Yesterday's Evening Standard contained a cringeworthy four page pullout section extolling the joys of Midtwon. It was packed with crass fatuous brandspeak, interviews with grinning local employees and the general bigging-up of various businesses in the Holborn/St Giles/Bloomsbury area. In total the name Midtwon appeared more than thirty times, in every case as if it was a normal word that drips naturally from people's lips. And it so doesn't.
Yesterday's Midtwon pullout came came hot on the heels of Friday's Hoxton Holborn hotel hogwash and a Midtwon lifestyle article on Tuesday so full of verbal diarrhoea that I had to wash my hands afterwards. Clearly some sort of promotional push is going on, so I wasn't surprised to see the pullout's online version labelled as advertorial, even though the printed version had no such warning. Indeed the drive to introduce Midtwon into Londoners' vocabulary is coming from just one source, a Business Improvement District funded by a levy on local companies. There's no cohesive community here, merely an artificial boundary marking out administrative territory which the inmidtown BID team are desperate to rebrand.
And Midtwon's not the only offender. The Northbank Business Improvement District covers an adjacent area along the Strand, and they too are trying to impose a bland portmanteau name across a well known part of London. But Northbank (like Midtwon) is a name with no history, indeed is the sort of empty terminology that could easily apply to parts of Detroit, Seattle, Melbourne or Birmingham. And each is symptomatic of a branding culture that commercial interests are increasingly trying to impose on places and things that have a perfectly good identity of their own.
Kate Bush has just finished her run of gigs at the Eventim Apollo, which you or I know as the Hammersmith Apollo, except officials choose to use the name of a ticketing company instead. The famous SSE Arena is named after three letters so unhelpfully vague that the venue feels forced to add the word "Wembley" under the logo, for fear nobody will have a clue where they're talking about. The Barclaycard Arena is an imminent renaming in the heart of (go on, try to wildly guess the city before clicking through to find out). Meanwhile Newcastle FC suffered considerable reputational damage for a few years by attempting to call St James' Park the Sports Direct Arena, whereas Arsenal and Manchester City have named their stadia after Middle Eastern airlines without a shadow of remorse.
It's all about the money, obviously. If the difference between The Ricoh Arena and The City of Coventry Stadium is enough to pay for additional players each year, what board would turn down the offer? Boris got his cablecar off the ground by selling the naming rights to a sponsor, ditto the cycle hire scheme was partly funded by a high street bank keen for high profile publicity. Labelling a project with the name of a financial backer is increasingly the modern way, which some would call bearing down on costs, but I find deeply depressing.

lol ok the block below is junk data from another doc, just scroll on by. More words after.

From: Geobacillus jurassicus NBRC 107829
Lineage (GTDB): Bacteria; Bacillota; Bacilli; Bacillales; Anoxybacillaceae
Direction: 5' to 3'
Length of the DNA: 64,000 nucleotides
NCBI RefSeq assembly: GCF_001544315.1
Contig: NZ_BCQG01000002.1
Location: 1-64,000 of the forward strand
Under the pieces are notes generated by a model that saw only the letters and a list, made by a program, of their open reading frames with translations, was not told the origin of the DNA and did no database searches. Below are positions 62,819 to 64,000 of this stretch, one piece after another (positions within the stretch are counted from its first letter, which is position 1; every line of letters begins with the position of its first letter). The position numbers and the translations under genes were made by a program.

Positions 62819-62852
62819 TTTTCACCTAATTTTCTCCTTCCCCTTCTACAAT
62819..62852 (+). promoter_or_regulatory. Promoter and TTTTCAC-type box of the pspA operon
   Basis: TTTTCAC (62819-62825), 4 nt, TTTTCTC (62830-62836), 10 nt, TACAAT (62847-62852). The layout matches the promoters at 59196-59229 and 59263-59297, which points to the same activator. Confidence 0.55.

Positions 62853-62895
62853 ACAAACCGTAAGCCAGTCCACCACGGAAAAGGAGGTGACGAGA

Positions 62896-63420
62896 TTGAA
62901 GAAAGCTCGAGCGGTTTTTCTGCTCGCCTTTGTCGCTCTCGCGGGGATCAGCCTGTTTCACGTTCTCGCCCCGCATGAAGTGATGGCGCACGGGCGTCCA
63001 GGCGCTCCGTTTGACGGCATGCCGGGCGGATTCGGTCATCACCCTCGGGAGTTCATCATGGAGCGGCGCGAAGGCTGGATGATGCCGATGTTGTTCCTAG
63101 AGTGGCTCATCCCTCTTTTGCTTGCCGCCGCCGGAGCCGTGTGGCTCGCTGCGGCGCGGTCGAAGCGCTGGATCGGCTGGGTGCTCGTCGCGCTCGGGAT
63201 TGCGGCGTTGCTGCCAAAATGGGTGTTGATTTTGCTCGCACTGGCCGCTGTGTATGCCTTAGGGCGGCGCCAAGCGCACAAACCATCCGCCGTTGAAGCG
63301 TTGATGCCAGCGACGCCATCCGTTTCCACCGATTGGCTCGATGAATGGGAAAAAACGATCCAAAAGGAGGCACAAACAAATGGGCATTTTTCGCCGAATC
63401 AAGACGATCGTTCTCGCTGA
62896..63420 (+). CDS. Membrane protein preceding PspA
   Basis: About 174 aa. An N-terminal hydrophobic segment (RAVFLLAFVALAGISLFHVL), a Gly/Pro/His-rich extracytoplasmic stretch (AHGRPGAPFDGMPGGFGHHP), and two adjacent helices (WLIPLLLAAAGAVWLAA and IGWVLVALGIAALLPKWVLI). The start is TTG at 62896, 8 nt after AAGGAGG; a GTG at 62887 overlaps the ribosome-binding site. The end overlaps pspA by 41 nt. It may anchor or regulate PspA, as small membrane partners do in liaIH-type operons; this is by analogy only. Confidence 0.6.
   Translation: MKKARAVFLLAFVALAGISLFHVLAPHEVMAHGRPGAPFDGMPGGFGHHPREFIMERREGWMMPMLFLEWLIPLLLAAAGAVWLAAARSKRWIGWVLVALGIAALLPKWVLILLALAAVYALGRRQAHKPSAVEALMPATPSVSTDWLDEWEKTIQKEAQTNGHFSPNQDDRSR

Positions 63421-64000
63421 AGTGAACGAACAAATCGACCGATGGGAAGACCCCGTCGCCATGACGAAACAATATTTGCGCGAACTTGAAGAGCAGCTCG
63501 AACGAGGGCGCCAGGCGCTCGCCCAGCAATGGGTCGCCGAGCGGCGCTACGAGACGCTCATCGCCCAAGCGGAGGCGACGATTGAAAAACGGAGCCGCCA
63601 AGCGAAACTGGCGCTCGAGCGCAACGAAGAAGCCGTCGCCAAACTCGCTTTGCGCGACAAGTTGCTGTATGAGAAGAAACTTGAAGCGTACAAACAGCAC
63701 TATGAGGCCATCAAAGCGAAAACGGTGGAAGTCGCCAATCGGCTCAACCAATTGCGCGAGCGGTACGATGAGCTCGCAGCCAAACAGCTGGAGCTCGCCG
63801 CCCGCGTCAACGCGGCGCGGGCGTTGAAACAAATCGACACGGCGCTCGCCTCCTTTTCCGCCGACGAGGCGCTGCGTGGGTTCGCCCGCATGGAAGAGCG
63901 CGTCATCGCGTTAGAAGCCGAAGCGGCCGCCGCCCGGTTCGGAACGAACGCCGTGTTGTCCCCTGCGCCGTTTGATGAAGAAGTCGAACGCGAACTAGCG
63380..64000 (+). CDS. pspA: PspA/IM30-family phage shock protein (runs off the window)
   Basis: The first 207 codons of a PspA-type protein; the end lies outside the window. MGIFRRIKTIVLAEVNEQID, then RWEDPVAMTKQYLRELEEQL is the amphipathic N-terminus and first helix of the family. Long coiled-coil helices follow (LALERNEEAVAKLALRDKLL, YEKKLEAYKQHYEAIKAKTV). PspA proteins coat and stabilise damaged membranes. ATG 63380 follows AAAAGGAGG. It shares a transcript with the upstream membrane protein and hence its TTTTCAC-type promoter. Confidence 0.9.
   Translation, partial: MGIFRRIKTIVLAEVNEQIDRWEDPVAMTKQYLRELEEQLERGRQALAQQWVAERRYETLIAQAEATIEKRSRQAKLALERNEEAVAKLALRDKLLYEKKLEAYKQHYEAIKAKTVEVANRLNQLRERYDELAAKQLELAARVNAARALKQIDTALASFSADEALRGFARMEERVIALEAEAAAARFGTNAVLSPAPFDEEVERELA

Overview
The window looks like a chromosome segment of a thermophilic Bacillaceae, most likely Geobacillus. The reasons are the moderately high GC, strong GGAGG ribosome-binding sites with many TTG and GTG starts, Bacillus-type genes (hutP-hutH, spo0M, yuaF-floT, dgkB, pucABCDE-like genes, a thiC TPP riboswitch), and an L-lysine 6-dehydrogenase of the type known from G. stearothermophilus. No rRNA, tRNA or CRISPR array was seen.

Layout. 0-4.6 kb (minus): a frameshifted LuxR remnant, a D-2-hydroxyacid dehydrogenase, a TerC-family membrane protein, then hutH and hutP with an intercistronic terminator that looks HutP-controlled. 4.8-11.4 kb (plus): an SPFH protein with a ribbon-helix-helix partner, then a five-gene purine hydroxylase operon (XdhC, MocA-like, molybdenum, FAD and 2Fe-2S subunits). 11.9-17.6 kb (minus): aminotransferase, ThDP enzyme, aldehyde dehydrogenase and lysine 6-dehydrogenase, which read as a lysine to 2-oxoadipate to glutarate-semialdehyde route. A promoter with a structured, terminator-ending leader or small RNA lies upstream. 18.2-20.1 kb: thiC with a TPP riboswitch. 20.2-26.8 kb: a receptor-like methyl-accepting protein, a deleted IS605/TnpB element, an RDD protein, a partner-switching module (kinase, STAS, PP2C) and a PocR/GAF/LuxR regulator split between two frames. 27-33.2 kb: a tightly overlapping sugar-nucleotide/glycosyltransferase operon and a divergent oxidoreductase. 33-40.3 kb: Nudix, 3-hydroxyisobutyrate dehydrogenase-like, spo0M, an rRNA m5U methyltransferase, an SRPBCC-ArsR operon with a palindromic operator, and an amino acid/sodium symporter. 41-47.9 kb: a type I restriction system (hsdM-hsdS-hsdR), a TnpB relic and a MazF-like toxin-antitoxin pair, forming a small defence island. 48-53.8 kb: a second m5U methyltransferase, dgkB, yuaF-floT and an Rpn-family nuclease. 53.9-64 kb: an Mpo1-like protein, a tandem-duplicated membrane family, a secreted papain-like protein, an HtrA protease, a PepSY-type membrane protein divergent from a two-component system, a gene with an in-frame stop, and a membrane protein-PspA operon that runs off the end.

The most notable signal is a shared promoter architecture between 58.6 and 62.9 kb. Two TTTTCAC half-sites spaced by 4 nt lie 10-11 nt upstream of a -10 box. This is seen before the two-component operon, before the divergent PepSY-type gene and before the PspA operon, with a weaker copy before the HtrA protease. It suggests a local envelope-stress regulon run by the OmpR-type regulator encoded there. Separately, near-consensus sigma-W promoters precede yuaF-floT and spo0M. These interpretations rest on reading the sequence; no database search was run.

Because the problem is, as a society, we let the rebranding engineers get away with it. They offer up a new name for something and we start using it, succumbing to their cunning ploy like sheep. We start to call the Hammersmith Apollo by a bloody stupid new name because someone told us to. We've completely forgotten the Millennium Dome because someone persuaded us it's an oxygen molecule that represents a phone company. We go to matches at the Emirates because we're unwitting corporate whores. Repeat a name enough times in enough places and the unthinking masses adopt it as their own.
But renamings don't always bed down, don't always work. Nobody prefixes the London Eye with whatever the name of its sponsor is this week. The Kia Oval is only ever the Oval, unless you're the dull sucker writing the press release. Barclays Cycle hire steeds are known as Boris Bikes, which is indeed rebranding of a kind, but means the bank wasted its money. Sometimes the relaunch fails, when society collectively rejects the updated title in a mass outbreak of good taste.
So I trust that Midtwon is another name destined for the bargain bin. It's a vacuous label applied to a meaningless area, the whim of a committee who think their business strategy is more important than centuries of history. Repeating it several times in a free newspaper won't bring the term to everyone's lips, merely make the proponents look more desperate. And I realise I've made things worse by bringing the name to your attention, because the oxygen of publicity is what these lexicographical manipulators crave. But I'm sure I can trust you to continue to shun the Midtwon brand, because if we can't hang on to using the proper names of things then the marketing merchants have won.